The groundbreaking robot, Ai-Da, has painted a series of self-portraits, set to be exhibited at the Design Museum
In 2019, Ai-Da became the world’s first AI humanoid to pick up a pencil and create art without any human input. Armed with a microchip in her eye, a robotic hand, and a groundbreaking algorithm, the robot can draw and paint from sight, and has since staged her first solo exhibition (raking in a fair amount of cash in the process).
Now, Ai-Da has been taught to “look” in a mirror and create self-portraits in her distinctive style. The hyperreal robot artist is set to exhibit a series of these self-portraits – or “selfies” – in a new show at London’s Design Museum.
Named after the 19th century mathematician Ada Lovelace, Ai-Da is created by gallery director Aidan Meller and curator Lucy Seal, in collaboration with Oxford University and the British robotics company Engineered Arts. In an interview with The Times, the creators explain that the new exhibition is supposed to serve as a warning about our reliance on tech-giants in a world driven by data.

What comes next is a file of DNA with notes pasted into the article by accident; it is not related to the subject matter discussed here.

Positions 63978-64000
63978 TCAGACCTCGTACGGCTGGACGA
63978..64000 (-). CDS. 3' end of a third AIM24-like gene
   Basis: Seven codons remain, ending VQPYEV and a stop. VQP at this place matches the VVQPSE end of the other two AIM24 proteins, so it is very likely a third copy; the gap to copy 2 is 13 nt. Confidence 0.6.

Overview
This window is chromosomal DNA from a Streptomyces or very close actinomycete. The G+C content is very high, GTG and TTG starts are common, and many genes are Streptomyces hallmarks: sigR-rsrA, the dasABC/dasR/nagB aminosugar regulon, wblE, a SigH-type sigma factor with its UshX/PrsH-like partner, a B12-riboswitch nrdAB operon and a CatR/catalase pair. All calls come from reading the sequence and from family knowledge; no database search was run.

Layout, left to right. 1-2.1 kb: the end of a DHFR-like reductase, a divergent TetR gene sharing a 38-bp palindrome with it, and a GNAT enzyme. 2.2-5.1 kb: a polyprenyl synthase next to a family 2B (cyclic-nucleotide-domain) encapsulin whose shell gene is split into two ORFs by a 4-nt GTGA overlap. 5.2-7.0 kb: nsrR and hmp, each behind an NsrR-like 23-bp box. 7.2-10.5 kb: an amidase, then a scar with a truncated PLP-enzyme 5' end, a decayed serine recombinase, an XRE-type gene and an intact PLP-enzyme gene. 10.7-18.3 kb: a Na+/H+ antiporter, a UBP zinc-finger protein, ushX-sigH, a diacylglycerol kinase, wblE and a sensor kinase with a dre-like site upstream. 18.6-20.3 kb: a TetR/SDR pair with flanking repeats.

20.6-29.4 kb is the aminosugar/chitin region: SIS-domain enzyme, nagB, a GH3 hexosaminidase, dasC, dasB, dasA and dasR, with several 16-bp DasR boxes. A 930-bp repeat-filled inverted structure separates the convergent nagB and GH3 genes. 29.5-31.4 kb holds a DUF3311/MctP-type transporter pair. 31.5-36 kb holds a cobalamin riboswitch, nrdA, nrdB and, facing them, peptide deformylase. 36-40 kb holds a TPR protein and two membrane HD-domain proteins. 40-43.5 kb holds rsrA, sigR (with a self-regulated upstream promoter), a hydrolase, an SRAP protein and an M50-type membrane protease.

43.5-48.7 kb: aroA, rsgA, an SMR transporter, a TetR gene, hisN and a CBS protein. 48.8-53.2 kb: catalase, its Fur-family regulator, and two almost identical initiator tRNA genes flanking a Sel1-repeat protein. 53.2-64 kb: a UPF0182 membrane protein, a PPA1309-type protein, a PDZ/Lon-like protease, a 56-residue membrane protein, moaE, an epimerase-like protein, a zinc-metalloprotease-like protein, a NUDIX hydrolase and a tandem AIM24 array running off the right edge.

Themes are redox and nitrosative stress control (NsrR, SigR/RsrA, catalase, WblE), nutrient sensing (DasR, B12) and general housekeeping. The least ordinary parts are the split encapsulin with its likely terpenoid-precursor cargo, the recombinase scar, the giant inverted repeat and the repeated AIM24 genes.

“We live in a culture of selfies,” says Seal, “but we are giving our data to the tech giants, who use it to predict our behavior. Through technology, we outsource our own decisions. The work invites us to think about artificial intelligence, technological uses and abuses in today’s world.”
Ai-Da previously discussed humans’ relationship with technology in a conversation with Futurist Geraldine Wharry for Dazed, saying: “I would imagine that humans really need to be more conscious of their own nature when using technology and machines. One way we can learn about human nature and its shortcomings is to look at history and watch out for those repeating patterns that might give us early warning signs when our use of technology is heading for damage, exploitation and abuse.”
Ai-Da’s self portraits will be exhibited at the Design Museum from May, subject to coronavirus restrictions. A self-created font will also be featured, while the humanoid herself is set to make guest appearances.